Entitlement is a strange thing. Back in the good old days people thought they were only entitled to the things they worked their butts off to obtain. Now people go around whipping "rights" out of their pockets and thinking they deserve everything from free health care and good jobs to large inheritances and huge houses. They expect the "government" (ahem, taxpayers) to provide those things for them, even if they don't put a cent toward those things themselves. (Since when do you have a right to anything you refuse to pay for yourself?).
And, so, we get letters like this one to "Dear Abby":
My husband's grandson just graduated from the eighth grade. Because he lives in another part of the state we were unable to attend the graduation, but we sent him a graduation card with $5 enclosed.
My husband's daughter called to acknowledge the card "for" her son. Then she asked if my husband was having financial difficulties because he sent only $5 while some of her friends gave her son $50. She said we should have sent more. My husband was so shocked by her insensitivity that he hung up on her.
His daughter did not call or send a card on Father's Day. However, today we received a card from his grandson thanking us for the $5 and saying if we had dug deeper and added $1, he could have bought a slice of pizza.
Abby, how do we respond to these two?
— Hurt Grandparents, Anaheim, Calif.
First of all, I have the nagging feeling that somewhere, somehow, the father of this repulsive woman probably bears some of the responsibility for his daughter turning out so poorly. But that's a subject for another post. What I'm curious about is how a gift went from being something that is unexpectedly given and gratefully received to something that is not only demanded, but expected to meet a certain standard as well.
Why do people feel they are entitled to gifts? Especially money? (I simply hate those money-only baby showers and the like. Asking for money is just so tacky). And why is it that children feel okay about putting their greedy little paws all over their parents' hard earned cash, refusing to show even the tiniest bit of decency by waiting until their dear ones have dearly departed?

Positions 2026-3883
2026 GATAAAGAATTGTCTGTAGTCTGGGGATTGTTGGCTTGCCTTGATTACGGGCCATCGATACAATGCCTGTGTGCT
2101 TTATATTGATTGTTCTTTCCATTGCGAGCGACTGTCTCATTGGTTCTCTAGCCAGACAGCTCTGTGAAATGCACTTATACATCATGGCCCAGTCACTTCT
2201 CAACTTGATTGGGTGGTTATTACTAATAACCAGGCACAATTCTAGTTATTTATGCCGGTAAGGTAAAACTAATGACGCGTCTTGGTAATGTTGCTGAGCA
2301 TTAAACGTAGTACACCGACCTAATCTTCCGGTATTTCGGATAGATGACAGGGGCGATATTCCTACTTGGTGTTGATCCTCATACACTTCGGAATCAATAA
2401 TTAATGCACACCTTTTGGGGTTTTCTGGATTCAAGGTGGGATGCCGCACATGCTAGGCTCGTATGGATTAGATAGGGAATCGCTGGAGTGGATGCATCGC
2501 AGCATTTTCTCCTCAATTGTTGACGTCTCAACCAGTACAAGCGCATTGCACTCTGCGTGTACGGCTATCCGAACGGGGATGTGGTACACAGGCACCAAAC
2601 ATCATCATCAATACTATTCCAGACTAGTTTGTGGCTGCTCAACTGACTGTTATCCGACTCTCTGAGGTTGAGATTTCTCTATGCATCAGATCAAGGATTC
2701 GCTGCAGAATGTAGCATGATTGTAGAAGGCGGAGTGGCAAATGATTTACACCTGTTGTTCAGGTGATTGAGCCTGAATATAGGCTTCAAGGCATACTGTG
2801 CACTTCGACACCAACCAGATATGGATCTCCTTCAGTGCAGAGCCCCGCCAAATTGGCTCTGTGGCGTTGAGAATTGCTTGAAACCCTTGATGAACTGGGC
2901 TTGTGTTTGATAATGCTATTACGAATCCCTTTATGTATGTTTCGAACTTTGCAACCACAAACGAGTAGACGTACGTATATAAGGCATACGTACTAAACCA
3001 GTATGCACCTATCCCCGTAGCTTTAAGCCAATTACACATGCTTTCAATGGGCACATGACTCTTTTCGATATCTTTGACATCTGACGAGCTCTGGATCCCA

What a great lesson this mother is teaching her son: if you think someone is being stingy with his choice of gift, write him a note and say something snotty about how the gift didn't live up to your expectations.
If I were that kid's grandfather I would have to hold myself back from demanding that my $5 be returned so I could give it to someone else who would appreciate it. But, as I think that most gifts should be given with no strings attached - no expectations of a thank you or qualifications as to how the money will be spent or what the gift will be used for, I suppose that wouldn't match my philosophy. Certainly a thank you is nice (and should be offered by any person with an ounce of politeness in her soul), but a screw-you does wonders: it informs you when a person probably doesn't deserve gifts in the future. I mean, who wants to continue giving to an ungrateful brat who turns up his nose at heartfelt generosity? Oh, I know that $5 isn't much, but the fact of the matter is that it was money that had to be earned, and was generously shared.
You know, I always was always flabbergasted by the biblical story of the ten lepers, only one of whom returned to thank the Savior for healing him of his terrible disease. But nowadays, I bet the other nine would come back, not to say thank you, but to complain about not having their male-pattern-baldness remedied as well.
It kind of makes you long for the good old days, doesn't it?